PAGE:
# Weld Strength Calculator

The SkyCiv Weld Strength Calculator allows users to compute the weld capacity and shear strength for fillet welds in accordance with AISC 360-16, EN 1993-1-8:2005 and AS 4100:2020. The patterns available in the Blodgett Weld Capacity Calculator are based from the standard design formula that can be seen in Table 4 and 5 of the book Design of Welded Structures by Omer W. Blodgett. The weld calculator will return results including the applied force on the weld, the weld capacity and the utilization ratio of the weld. The tool can be used to determine the capacity for welding joints between steel plates, beams, columns and a range of typical section profiles.

Get started with the weld calculator below.

Starting SkyCiv Weld Strength Capacity Calculator...

## What design methods are used in the Weld Strength Calculator?

Both Allowable Stress Design (ASD) and Load and Resistance Factor Design (LRFD) are available in the Weld Capacity Calculator. The ASD method considers the maximum allowable stress for a welded joint based on joint type and base materials, stresses are then checked to ensure they do not exceed the allowable values. In comparison, the LRFD method does not set a fixed allowable stress value but instead involves calculating a welded joint based on factors like the weld strength, material properties, and loading.

The Australian Standard for steel (AS 4100) uses a limit state design approach. With this approach loads are factored up into design actions and then resolved into equivalent shear stresses on weld groups. The weld shear capacity is then calculated and compared to the maximum shear stress on the weld group.

## How is welding length calculated?

Generally welding length is calculated by measuring the linear distance along the joint between the two members that need to be welded. Other factors also need to be considered such as the thickness and type materials being joined. The geometry of sections can also physically limit a welders ability to reach spaces and may mean that certain sides of a section can not be welded.

## Understanding the Weld strength formula

Weld strength is typically calculated as the shear strength of the weld in failing along the smallest possible shear plane.

For a fillet weld the shear area of the weld can be calculated by multiplying by the throat thickness of the weld. For an equal angle fillet weld this is the size of the weld divided by √2 . For an unequal fillet weld the calculation would some trigonometric calculations.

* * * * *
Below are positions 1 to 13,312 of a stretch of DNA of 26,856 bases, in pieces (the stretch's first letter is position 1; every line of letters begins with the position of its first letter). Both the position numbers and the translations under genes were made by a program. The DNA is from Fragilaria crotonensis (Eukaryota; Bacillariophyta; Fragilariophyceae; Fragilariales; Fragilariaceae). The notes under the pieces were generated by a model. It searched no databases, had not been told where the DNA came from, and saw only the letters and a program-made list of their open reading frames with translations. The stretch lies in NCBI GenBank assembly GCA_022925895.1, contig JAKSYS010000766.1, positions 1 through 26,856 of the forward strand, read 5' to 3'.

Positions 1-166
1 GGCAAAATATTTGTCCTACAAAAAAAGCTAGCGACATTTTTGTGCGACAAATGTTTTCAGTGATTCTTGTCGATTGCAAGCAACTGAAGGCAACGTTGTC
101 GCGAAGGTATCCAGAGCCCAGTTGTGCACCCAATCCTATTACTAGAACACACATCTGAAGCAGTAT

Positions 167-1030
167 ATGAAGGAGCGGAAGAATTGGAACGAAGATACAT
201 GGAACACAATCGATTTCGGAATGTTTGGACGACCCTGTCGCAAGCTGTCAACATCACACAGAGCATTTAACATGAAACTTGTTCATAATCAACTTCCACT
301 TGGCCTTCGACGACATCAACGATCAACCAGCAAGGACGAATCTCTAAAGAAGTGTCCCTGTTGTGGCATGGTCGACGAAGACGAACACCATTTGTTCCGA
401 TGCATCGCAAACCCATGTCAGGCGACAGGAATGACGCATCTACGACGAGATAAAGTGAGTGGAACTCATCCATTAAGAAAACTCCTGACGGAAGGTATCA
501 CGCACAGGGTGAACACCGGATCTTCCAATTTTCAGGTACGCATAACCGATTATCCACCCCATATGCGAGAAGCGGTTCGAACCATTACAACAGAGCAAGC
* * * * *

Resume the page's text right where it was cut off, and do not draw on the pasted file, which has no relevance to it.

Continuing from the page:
The shear strength is typically 0.6 x the ultimate tensile strength.

## How to calculate weld strength?

Calculating weld strength depends on the type of weld but the general principal remains the same that we are checking for failure through the weakest plane. For a fillet weld we calculate the throat thickness of the weld using trigonometry but for other welds like a full penetration butt weld the failure plane will be different. If the butt weld is stronger than the steel material and the butt weld has a critical cross-sectional area greater than or equal to that of the base material we might not even need to calculate the strength of the weld at all and can just check the capacity of the base metal since it will be more critical.

## How to calculate fillet weld strength?

The total capacity of a weld per unit of length is generally determined as:

0.6 * fu * tt

where:

• fu is the ultimate tensile strength of the weld
• tt is the throat thickness of the weld

## How to calculate fillet weld strength?

Fillet weld strength is calculated the same as the weld strength is above.

## How to calculate weld strength in AISC 360-16?

The AISC 360-16 calculates weld strength with the following equations:

LRFD: ϕ Rn = ϕ * Fnw * Awe

ASD: Rn / Ω = Fnw * Awe / Ω

where:

• Fnw is the nominal stress of the weld metal
• = 0.60 * FEXX * (1.0 + 0.50 * sin1.5(θ))
• where θ is the angle between the line of action of the required force and the weld longitudinal axis
• FEXX is the filler metal classification strength
• Awe is the effective area of the weld
• ϕ = 0.75
• Ω = 2

## How to calculate weld strength in EN 1993-1-8:2005

The Eurocode 3 (EC3) calculates weld strength with the following equation for the simplified method:

Fw,Rd = a * fu / (0.577 * βw * γM2)

where:

• fu =nominal ultimate tensile strength of the weaker part joined
• a = throat thickness of weld
• for equal angle fillet welds = tw / √2
• where tw is leg length
• βw = Correlation factor for fillet welds
• 0.80 for S 235 steel grade
• 0.85 for S 275 steel grade
• 0.90 for S 355 steel grade
• 1.00 for S 420 steel grade
• 1.00 for S 460 steel grade
• γM2 = 1.25

Where the above calculation is a simplified weld strength approach, Eurocode also has a directional method for calculating weld strength requirements. The directional approach considers the normal stresses on the weld throat and the shear stresses on the weld throat differently allowing for higher strength in the normal direction. The formulation for assessing directional weld strength is:

2 + 3 (τ2 + τ||2 )]0.5 ≤ fu / (βw * γM2)

and

σ2 ≤ 0.9 * fu / γM2

where:

• σ is the normal stress perpendicular to the throat of the weld
• τ is the shear stress perpendicular to the axis of the weld
• τ|| is the shear stress parallel to the axis of the weld

In the case that we had no normal stresses on the weld we can see that if we rearrange the direct method formula we will get the same formulation as the simplified method.